Websites in education are jam packed with an array of course information and enticing media to draw students towards applying for a place. Which, if it isn’t built correctly, can be quite an overwhelming experience and sometimes impossible for many to navigate. So, the way that sites are designed and structured is key and accessibility needs to be at the forefront. This is the morally right thing to do and public sector websites are also legally required to do so.
To lead your students on a simplistic journey through your website, should begin in the initial design phase. Such as what we’ve achieved for QMUL Alumni. We mapped out a clear user flow for the university, building comprehensive sitemaps. This guided students through the platform due to strong taxonomy, user-friendly navigation, and striking call-to-action blocks. This presented inspiring and engaging ways for former students to remain involved with the university.
For Homefield College, to aid with their accessibility, we also implemented easy read options and bespoke content filters on their new platform. This helped students with learning difficulties to better understand their study programmes. These features gave users the ability to read news items through a choice of text, audio, or to view content via a video.
All of which was built to meet Web Content Accessibility Guidelines (WCAG) Level 2.1 AA standards. This means that all students, no matter what device or software they may use, will get equal access to online content and have a user-friendly experience whilst doing so.
Learn how bespoke integrated APIs have helped Homefield College to increase the college’s donations and assisted students in pinpointing multiple college locations in one map.
Read how we used cookies and scripts for a unique digital prospectus solution for QMUL. This helped students to browse courses via a Funnelback course search.
Upskilling accessibility training and consultancy to raise awareness
Our team are passionate accessibility advocates. Therefore, we want to share our knowledge to help shape an inclusive online world. We do this in the hope that there will be no accessibility obstacles for our future generations to come.
This is why with every web development project, we always provide content editor accessibility training as a standard. This ensures that the upkeep of digital platforms are continued to be maintained in an accessible way.
Beyond this, we provide a whole host of online and in-person training. These courses can help:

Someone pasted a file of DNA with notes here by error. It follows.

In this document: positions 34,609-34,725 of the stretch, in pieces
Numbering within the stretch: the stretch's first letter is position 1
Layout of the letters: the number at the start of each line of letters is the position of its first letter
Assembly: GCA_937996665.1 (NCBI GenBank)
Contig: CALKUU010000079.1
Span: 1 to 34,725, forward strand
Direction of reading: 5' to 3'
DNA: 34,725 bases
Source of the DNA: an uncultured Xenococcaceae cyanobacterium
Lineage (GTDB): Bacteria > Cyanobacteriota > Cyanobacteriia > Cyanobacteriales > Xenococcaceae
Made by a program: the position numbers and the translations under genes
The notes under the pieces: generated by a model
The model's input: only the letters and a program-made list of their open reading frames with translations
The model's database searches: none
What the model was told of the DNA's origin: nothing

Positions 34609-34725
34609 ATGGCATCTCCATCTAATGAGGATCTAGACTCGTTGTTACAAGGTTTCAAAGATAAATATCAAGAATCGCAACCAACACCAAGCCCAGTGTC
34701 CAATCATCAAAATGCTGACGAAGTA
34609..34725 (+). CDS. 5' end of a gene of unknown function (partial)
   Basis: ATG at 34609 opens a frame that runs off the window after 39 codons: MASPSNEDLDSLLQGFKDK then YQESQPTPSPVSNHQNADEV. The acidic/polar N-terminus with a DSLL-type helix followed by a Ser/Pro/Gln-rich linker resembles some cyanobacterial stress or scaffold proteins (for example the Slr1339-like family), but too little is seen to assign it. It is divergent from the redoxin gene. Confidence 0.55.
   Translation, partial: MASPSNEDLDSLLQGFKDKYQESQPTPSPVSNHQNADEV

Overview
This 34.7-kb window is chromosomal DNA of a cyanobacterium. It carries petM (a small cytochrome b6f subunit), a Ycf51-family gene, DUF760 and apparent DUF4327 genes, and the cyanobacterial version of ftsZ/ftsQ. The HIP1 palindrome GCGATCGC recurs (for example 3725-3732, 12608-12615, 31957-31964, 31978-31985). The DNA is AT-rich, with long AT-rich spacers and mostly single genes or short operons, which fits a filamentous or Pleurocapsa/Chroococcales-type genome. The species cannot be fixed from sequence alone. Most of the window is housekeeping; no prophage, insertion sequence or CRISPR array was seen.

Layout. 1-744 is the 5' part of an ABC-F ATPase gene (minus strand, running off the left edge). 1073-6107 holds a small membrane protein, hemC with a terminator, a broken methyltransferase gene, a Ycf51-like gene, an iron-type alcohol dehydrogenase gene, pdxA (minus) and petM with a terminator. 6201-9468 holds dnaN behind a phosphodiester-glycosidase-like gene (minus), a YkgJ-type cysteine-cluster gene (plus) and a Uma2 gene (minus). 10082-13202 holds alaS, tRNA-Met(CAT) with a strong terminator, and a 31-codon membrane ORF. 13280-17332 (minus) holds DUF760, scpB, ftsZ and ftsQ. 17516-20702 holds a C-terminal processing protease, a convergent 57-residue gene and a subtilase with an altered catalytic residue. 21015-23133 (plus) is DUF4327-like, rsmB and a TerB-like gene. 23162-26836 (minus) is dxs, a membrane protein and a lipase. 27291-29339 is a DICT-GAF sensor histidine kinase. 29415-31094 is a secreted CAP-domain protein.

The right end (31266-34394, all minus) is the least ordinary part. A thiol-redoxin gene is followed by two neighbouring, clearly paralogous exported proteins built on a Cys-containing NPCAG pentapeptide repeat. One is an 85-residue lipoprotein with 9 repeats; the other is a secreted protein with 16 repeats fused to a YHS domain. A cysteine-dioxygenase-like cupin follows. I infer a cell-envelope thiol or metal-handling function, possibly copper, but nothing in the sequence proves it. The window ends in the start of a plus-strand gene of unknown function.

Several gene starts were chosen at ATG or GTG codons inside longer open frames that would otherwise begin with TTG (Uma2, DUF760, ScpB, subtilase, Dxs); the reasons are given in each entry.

- Developers and designers
- Staff in communications, marketing and admin roles
- Teachers to create accessible resources
- Senior Leadership Teams who want more of a general understanding about accessibility.
We also offer accessibility consultancy for any in-house teams who want to develop their skills. A prime example of this is our support for Nottingham College. Here we provided a six-month contract, working closely with the college’s web developer. This in-depth training taught him how to seek out and eradicate accessibility errors, creating an inclusive platform now, and into the future.
Our accessible content training empowered King’s College London’s communications team. The team tailored their resources to become inclusive and our awareness training gave a deeper understanding on the barriers that students face.
Learn how our close working relationship with Terminalfour and QMUL allowed us to provide training to familiarise more than 350 teams, faculty, and content editors with their new Contact Management System (CMS).
How empathy lab experiences can help both students and staff
Interactive empathy lab experiences can help to give students and staff a new perspective. This is achieved by providing the opportunity to see first-hand how someone with a disability interacts with a digital platform.
Take a look at our empathy lab in action with students from Confetti Institute of Creative Technologies. Through the use of virtual reality, students gained a different outlook on digital accessibility. This session enabled Content Creation students to start embracing designing with accessibility in mind for future project work.
HeX can help your school or higher education institution to become inclusive for all
Our experts have a wealth of experience in both WordPress and are Critical Partners to Terminalfour. We can offer an end-to-end solution for all of your digital accessibility needs, from design and development, through to website audit testing and training.
We also offer a range of maintenance support contracts to ensure you stay accessible. Learn more about our ticketing system and how we have supported Queen Mary University of London and all of the 200 microsites associated with the university.